Johnny Rivers – Realization (Revisited)
During some Spring cleaning I encountered a stack of discs that hadn’t been on my radar for a few years, and this one was one of them. It’s not a new reissue, as a matter of fact it’s a pricey out of print disc. I’m no stranger to this recording, but it’s come to mean more as the years fly by than it did some forty odd years ago when I first dropped the needle on my original vinyl copy.
Rivers, like many sixties artists, had enjoyed a relevant string of hit singles throughout the decade. But something happened along the way. He discovered that he possessed one of the finest blue eyed soul voices of his generation. His success with recent covers of Motown hits, and his own melancholy “Poor Side Of Town,” had proved that there was an audience for his brand of soul too. He had finally broken free of the live in a club recordings that ushered in his initial success.
While some dismiss him as merely a cover artist, a careful listen reveals a vocalist with few peers when the tempo shifts to the middle where expression and nuance replace histrionics in the mix. He quite simply had found himself as a true song stylist. The time is 1968 and Rivers is about to make the most well rounded album of his career to that point. He would start by producing himself for the first time. Unlike some of the ham fisted concept albums that we’ve come to expect over the years, this concept was more about a connected set of songs that could be individual snapshots laid side by side to tell a story in no particular order. I’m sure he wasn’t thinking concept as much as he was thinking ambience because most of the songs don’t connect in a words on paper way.
One could argue that this was the West Coast, late sixties, version of the quiet storm genre. The theme is a bit loose, but the vibe is consistent with images of looking out at the surf during the day, and looking inward late at night. Reflective in the sense that a surfer might be finally realizing that not all future days would be spent searching for the perfect wave. Even though he was only twenty six at the time it had been a full life and musically it was time to find the next frontier. The album title is an apt description of what the artist was experiencing during the post summer of love-marching toward Woodstock, and ultimately Altamont era.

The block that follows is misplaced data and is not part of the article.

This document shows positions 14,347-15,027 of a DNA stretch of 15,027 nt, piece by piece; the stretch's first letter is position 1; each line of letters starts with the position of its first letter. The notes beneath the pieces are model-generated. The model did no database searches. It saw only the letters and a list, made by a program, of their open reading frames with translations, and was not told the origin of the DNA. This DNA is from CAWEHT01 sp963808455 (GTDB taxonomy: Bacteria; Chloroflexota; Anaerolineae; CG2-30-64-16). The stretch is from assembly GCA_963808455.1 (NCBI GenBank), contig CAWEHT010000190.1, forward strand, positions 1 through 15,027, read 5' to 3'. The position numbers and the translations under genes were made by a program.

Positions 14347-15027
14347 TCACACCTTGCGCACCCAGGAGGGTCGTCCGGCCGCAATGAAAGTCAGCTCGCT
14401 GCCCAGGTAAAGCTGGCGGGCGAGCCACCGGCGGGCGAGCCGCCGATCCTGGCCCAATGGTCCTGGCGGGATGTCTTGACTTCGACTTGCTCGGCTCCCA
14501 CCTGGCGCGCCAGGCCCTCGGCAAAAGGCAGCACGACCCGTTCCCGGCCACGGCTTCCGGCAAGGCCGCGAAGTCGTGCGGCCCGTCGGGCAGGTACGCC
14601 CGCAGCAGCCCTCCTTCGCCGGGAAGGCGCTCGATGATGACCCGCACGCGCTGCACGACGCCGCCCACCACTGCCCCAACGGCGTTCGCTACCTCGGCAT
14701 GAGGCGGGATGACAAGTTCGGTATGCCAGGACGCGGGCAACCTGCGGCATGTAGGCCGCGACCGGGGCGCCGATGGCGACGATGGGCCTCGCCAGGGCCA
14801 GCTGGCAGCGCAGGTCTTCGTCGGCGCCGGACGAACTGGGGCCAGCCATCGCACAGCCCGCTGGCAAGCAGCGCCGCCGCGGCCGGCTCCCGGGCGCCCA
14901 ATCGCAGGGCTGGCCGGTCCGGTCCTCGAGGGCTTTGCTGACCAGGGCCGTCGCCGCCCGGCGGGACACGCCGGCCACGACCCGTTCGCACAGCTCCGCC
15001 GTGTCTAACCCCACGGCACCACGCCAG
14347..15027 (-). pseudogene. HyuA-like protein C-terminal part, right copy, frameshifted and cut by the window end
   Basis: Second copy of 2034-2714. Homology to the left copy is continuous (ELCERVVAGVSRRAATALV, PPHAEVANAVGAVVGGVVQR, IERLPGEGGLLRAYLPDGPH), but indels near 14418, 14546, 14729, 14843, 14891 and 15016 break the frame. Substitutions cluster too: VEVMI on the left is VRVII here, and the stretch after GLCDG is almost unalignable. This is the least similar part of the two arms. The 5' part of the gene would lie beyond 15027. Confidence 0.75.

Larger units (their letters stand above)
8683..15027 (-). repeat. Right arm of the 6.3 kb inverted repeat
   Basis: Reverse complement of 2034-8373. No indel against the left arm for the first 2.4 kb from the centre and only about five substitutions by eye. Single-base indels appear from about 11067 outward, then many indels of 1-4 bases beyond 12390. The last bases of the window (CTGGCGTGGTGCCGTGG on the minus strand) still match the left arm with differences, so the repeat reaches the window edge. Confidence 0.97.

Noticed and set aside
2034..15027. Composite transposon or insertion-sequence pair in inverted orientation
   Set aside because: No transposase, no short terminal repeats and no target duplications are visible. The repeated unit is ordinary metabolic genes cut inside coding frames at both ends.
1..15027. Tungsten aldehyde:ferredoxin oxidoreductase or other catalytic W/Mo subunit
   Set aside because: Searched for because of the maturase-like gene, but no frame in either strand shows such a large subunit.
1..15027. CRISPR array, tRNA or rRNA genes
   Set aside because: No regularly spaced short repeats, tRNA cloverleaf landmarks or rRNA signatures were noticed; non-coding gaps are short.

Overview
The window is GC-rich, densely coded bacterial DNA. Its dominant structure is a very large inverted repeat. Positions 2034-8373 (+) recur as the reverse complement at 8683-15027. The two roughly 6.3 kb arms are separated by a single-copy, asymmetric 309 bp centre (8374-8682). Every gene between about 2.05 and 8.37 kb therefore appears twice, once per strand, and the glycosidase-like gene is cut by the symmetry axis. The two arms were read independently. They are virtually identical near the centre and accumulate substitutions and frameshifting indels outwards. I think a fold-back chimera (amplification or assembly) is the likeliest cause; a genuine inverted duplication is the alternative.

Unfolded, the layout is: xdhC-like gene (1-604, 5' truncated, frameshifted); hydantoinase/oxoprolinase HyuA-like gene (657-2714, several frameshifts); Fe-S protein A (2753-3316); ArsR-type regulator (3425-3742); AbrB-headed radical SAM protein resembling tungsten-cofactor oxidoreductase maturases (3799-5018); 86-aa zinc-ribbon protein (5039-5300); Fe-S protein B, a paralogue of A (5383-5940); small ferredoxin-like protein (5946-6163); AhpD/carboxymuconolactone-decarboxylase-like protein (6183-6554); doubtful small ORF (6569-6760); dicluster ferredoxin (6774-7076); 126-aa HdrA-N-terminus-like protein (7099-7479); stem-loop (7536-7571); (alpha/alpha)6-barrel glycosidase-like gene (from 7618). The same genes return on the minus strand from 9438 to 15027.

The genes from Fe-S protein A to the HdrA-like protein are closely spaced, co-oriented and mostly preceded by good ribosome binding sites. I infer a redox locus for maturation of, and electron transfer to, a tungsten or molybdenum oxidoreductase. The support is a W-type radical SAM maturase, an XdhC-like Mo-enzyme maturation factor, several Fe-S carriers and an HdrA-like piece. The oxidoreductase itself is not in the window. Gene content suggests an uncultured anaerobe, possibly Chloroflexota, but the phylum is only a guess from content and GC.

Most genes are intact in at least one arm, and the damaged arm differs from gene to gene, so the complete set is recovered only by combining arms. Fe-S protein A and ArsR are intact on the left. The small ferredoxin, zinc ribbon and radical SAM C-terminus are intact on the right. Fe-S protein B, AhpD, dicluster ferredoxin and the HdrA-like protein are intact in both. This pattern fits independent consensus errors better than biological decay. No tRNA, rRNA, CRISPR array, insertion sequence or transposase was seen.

He settled on ten songs, including three from friend James Hendricks who was a kindred spirit. His contributions, “Look To Your Soul,” Summer Rain,” and “Something Strange,” along with Rivers’ own “Going Back To Big Sur” give the album its anchor. Choice covers of Bob Dylan, Oscar Brown, JR., Scott McKenzie and Procol Harum’s “A Whiter Shade Of Pale” shouldn’t really fit, but they do and it sounds seamless as it drifts out of the speakers.
The opening re-write of “Hey Joe” as a lo-fi, psych, meditation announces a new direction is being navigated. One where concern for his fellow man is moving to front and center in his life. The surprise track of the album for me is Scott Mckenzie’s “What’s The Difference.” Most assume that McKenzie was a one hit wonder who just happened to be in the right place at the right time. Technically true, but he also recorded two wonderful albums that showcased his writing skills as a thoughtful observer of the human condition. Rivers of course knew this and gives the poignant song a soft atmospheric reading.
“Going Back To Big Sur” is the aging hippie’s melancholy take on finally coming to terms of where home really is. The setting sun, and the waves take the place of drugs, city noise and aimless wanderings. “Summer Rain” has probably been heard so much that the sweep of the story and its emotions have given way to blending in with summer songs promoting lighter fare. In the context of this album though it regains its strength of a summer love still going strong as the bonfires of the beach make their way to the inside fireplaces of Winter. Adult relationships have clearly supplanted teen angst for this artist.
I found plenty of other discs in my stack that I will be spinning again, but none as much I have this one the past week or so. It’s easy to read a lot into a recent recording as we try to dissect the lyrics and connect the dots to be on top of the moment. Looking back forty five years later it comes easier, and with a lot more rewards. I‘m not sure I‘ve looked to my soul, but I‘ve sure taken a look around at the things and people that surround me now.
(A special nod should also go to the venerable backing band of James Burton, Hal Blaine, Joe Osborn, Larry Knechtal, and James Hendricks. These people have graced countless recordings and here they provide the perfect musical bed for this project.)
“We sailed into the sunset,
Drifted home, caught by a gulf stream
Never gave a thought for tomorrow,
Just let tomorrow be, let tomorrow be.”